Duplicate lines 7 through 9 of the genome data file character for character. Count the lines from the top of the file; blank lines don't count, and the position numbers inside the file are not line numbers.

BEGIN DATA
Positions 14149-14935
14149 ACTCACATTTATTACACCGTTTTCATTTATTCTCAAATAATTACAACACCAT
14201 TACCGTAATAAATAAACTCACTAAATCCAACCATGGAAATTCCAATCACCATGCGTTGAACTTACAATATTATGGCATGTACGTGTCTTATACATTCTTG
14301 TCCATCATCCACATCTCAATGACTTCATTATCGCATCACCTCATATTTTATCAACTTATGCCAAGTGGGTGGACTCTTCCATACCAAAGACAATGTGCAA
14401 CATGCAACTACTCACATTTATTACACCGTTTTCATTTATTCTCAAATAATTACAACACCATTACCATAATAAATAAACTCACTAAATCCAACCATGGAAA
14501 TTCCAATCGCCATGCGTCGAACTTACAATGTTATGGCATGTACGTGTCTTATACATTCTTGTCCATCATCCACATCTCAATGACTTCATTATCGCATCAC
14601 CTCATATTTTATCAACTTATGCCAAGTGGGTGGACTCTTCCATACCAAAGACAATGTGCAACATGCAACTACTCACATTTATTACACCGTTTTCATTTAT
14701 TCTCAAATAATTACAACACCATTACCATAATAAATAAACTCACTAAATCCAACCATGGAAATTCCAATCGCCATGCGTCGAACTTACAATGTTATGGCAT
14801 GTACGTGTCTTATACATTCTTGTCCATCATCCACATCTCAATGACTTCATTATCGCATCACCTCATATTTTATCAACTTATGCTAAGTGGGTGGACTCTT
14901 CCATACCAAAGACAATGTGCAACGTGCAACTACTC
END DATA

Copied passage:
14601 CTCATATTTTATCAACTTATGCCAAGTGGGTGGACTCTTCCATACCAAAGACAATGTGCAACATGCAACTACTCACATTTATTACACCGTTTTCATTTAT
14701 TCTCAAATAATTACAACACCATTACCATAATAAATAAACTCACTAAATCCAACCATGGAAATTCCAATCGCCATGCGTCGAACTTACAATGTTATGGCAT
14801 GTACGTGTCTTATACATTCTTGTCCATCATCCACATCTCAATGACTTCATTATCGCATCACCTCATATTTTATCAACTTATGCTAAGTGGGTGGACTCTT